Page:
11 Retirement Capital Needs Projected retirement income compared to lifestyle goals Pete and Carrie Mitchell Lifestyle Needs Lifestyle Goal % of Goal Lifestyle Goal 85,713 1% Conservative 81,947 96% Moderate 95, % Aggressive 11, % 15, 1, 5, Retirement capital needs planning is the process of calculating the fixed after-tax income you expect to receive in retirement from sources such as pensions and government benefits, then comparing it to your retirement lifestyle goals. The difference is the amount that you must provide from investments such as RRSPs and other non-registered savings. Having done this you can then calculate the total capital that will be necessary based on different asset allocations and return assumptions. It is also possible to calculate the sort of income you may expect in the future based on your current savings and investment plans. The graph above compares your projected lifestyle goals in retirement with what you can realistically expect as a retirement lifestyle, assuming three sample asset allocations with varying degrees of risk. Depending on your current investment allocation and the level of risk you are prepared to accept, it may be necessary to adjust your planned lifestyle goals. The chart below compares your future projected lifestyle needs to your after-tax fixed income from all sources. Also charted is the amount of after-tax income that you can expect to generate from your income producing assets such as RRSPs and other non-registered savings. 2, 18, 16, 14, 12, 1, 8, 6, 4, 2, Investment Income Income: Carrie Income: Pete Lifestyle Goal Any projected shortfall indicates a need for planning. As all available resources have already been considered in assessing the accumulation requirements however, there are few alternatives to consider. Today s lifestyle can be scaled back to free up additional capital for investment, or the lifestyle goal in retirement can be reduced to a level that can be supported by the projected accumulations. Alternatively, new planning strategies can be formulated to maximize returns on available resources in order to reach the accumulation target. Tax efficient investments and an appropriate asset allocation strategy can also help you to meet your retirement goals. E. & O.E. Page 11 of 2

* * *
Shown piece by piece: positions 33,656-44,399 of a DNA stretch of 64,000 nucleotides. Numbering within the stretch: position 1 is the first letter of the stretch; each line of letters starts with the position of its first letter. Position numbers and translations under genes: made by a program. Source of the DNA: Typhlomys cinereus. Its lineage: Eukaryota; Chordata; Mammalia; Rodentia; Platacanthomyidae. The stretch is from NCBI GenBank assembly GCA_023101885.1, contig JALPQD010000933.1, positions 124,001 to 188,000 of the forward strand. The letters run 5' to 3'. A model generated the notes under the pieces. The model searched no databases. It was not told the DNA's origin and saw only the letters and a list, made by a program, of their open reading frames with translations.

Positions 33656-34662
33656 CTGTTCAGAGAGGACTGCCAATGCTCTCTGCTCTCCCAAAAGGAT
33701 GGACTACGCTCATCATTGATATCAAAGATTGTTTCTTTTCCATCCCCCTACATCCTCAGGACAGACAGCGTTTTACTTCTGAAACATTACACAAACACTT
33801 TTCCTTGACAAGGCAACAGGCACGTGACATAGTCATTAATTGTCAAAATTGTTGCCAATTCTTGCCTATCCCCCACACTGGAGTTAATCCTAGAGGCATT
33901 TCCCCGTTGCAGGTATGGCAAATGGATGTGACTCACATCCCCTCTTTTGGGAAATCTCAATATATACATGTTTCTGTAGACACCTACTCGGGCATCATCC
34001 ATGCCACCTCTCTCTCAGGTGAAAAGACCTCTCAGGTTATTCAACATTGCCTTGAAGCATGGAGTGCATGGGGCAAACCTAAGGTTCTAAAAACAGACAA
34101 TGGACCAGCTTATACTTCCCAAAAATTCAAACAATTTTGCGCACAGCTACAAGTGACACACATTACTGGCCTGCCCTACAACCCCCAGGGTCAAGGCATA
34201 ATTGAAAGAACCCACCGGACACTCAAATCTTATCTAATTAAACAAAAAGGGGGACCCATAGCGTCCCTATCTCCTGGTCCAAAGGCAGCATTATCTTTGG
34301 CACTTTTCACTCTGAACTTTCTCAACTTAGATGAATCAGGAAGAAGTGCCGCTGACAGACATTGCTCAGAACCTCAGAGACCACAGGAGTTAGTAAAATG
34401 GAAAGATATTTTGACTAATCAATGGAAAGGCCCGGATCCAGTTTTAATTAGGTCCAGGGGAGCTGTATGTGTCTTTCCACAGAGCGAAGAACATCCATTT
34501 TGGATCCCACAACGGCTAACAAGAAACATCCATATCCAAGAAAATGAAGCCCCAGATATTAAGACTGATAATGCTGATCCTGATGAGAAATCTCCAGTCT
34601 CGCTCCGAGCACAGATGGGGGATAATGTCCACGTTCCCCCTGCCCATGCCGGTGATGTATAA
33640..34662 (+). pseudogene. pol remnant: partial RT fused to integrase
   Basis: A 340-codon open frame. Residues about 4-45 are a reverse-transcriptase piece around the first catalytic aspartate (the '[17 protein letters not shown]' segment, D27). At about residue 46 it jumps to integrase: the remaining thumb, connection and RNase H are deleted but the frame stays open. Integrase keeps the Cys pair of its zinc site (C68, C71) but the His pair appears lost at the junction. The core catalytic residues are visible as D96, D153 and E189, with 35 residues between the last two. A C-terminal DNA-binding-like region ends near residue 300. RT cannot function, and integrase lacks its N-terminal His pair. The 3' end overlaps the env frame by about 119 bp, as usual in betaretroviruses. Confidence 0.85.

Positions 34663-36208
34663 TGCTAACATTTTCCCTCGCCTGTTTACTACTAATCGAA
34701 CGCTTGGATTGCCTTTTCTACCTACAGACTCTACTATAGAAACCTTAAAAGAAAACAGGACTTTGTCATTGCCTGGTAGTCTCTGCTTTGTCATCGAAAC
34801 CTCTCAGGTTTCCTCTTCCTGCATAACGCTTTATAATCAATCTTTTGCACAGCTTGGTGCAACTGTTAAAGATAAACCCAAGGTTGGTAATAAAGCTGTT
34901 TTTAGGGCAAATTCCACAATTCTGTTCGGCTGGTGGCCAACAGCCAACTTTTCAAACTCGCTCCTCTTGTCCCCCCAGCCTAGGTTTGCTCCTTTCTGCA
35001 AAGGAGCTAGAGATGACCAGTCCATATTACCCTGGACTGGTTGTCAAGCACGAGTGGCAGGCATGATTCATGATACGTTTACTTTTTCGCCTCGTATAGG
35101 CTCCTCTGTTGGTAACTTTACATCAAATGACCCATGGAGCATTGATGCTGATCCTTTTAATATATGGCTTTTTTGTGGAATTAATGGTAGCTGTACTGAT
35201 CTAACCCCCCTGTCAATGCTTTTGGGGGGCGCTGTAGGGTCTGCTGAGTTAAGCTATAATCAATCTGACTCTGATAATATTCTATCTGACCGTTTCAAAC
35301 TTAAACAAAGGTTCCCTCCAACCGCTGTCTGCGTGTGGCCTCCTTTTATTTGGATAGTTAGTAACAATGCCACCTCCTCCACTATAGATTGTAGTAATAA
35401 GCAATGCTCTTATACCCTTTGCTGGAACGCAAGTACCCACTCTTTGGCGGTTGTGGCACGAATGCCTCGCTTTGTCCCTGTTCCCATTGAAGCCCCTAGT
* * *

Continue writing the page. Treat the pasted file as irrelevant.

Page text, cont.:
12 Retirement Capital Needs Projected capital required at retirement compared to available capital Pete and Carrie Mitchell Income Producing Assets Amount Return Projected Assets 984, % Conservative 1,79, % Moderate 787, % Aggressive 74,93 8.4% 1,5, 1,, 5, The chart above shows the amount of capital you will require in order to fund the retirement lifestyle you ve indicated you wish to have. How your assets are allocated will determine how much money you will require at retirement based on past performance, conservative investors will require a higher level of savings. The projected assets heading represents your assets as they are currently invested. The chart below illustrates how different asset allocations would effect your ability to retire at a certain date. Each crossover point, which is where a line representing one of the three sample allocations meets the projected assets, indicates a point in time where accumulations should be sufficient to meet your goals assuming the investment strategy indicated by the line graph is employed. The more conservative the approach, the larger the pool of capital that will be required at retirement. Your investment strategy between now and retirement will dictate the annual savings level required to meet your goals. 1,6, 1,4, 1,2, 1,, 8, 6, 4, 2, Projected Assets Conservative Moderate Aggressive With any retirement planning analysis, if there is an indication that you may not be able to meet your goals, there are generally only three courses of action you can take. First you can choose to do nothing, this will ultimately force you to reduce your need for income in the future by working longer or spending less resulting in a lowering of planned lifestyle. Second you can save more now, this will have an impact on your current standard of living forcing you to reduce what you are now spending on such things as entertainment, vacations and other discretionary items. Third you can better manage your resources, this requires developing strategies for investment and taxes to maximize the future growth of your assets so you will have the capital necessary at your planned retirement date to provide you with the lifestyle you want. E. & O.E. Page 12 of 2